There is a somewhat clichéd, but nonetheless true, phrase at the beginning of The Boondock Saints II: All Saints Day that ties in with what Agent Smecker wants to accomplish at the end. There is a voice over from Connor and Murphy’s deceased friend from the first film, Rocco (David Della Rocco), the one who had originally encouraged the brothers to take on crime so violently. He divides the world into two camps: talkers and doers. Talkers are most people. The doers are the ones who change the world. In other words, by murdering every member of organized crime they can get their hands on, the Saints are making a positive impact in the world. As you might be able to guess, as a practicing Catholic I have a problem with this idea. To be clear, I appreciate the desire to do something about the bad things they see going on around them. For those of us who follow the law, many wish sometimes that there would be somebody who would take matters in their own hands. This partially explains why people find superhero movies so popular. Batman does the stuff that many among us dream we can do. The Boondock Saints gained its following because they do those superhero acts, but they are as human as the rest of us. They are, individually, a working man’s Batman. However, where it loses me somewhat is the faux Catholic theology that is layered over much of what you see in both films. No amount of praying, wearing rosaries (they are not necklaces, by the way), or saying that you are releasing them from their sins by murdering them justifies all the killing. Faith is redemptive, not punitive.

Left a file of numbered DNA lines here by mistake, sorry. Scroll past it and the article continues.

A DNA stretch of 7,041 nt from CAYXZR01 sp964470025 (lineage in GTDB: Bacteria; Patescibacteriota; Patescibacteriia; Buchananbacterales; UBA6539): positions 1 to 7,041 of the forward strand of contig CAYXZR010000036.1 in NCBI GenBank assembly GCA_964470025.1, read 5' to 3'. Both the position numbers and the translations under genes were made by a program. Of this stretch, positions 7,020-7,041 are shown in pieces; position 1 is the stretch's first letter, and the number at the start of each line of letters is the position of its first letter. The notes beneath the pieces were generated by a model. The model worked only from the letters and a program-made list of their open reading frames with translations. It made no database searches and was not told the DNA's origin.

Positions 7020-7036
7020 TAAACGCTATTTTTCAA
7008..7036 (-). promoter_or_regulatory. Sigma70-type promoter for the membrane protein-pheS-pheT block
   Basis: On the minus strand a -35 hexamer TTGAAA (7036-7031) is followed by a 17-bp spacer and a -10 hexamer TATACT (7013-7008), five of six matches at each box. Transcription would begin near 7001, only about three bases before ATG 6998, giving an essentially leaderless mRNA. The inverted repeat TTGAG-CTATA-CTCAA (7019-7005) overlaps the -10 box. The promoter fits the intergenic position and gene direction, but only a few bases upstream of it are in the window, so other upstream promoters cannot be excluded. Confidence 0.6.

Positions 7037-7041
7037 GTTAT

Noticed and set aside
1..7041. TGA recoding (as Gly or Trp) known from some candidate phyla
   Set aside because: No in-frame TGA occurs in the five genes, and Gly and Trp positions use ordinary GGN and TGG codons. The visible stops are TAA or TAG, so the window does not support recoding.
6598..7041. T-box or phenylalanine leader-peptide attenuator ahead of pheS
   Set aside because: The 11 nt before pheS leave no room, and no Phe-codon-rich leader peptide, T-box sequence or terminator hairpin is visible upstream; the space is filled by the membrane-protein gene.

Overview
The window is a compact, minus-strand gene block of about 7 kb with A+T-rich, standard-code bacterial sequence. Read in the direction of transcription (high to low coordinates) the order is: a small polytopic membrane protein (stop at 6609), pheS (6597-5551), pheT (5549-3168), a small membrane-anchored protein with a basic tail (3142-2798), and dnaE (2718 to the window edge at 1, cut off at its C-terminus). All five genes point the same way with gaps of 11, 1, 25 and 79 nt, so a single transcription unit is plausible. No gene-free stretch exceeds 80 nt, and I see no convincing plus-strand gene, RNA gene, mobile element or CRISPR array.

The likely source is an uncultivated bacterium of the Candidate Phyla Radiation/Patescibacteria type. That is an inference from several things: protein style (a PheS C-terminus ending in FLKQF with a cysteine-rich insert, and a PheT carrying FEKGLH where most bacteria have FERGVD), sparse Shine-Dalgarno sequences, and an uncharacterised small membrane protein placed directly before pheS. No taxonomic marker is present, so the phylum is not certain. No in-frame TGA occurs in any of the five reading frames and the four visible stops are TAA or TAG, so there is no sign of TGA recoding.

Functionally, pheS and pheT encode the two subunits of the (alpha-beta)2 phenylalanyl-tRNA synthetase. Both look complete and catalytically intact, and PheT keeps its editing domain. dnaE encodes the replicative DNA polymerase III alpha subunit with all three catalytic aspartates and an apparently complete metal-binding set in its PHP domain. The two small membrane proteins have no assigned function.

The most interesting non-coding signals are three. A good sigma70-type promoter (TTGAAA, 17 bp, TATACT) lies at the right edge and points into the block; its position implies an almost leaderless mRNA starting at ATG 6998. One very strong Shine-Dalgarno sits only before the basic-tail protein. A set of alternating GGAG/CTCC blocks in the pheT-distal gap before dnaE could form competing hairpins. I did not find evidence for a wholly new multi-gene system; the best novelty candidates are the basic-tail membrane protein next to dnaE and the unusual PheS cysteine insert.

If you were a fan of The Boondock Saints, then you have likely already seen The Boondock Saints II: All Saints Day. I would not watch these as examples of good Catholic Faith. They are serviceable action films, so if you can ignore the way they get so much of what it means to be a Christian wrong, then they are fine films. However, the second one does drag on a bit. It clocks in at two hours, but they way it muddles along between the shoot outs makes it feel longer. It is also not terribly original, either. It is basically the same film as its predecessor, just with a few more characters. So . . . meh.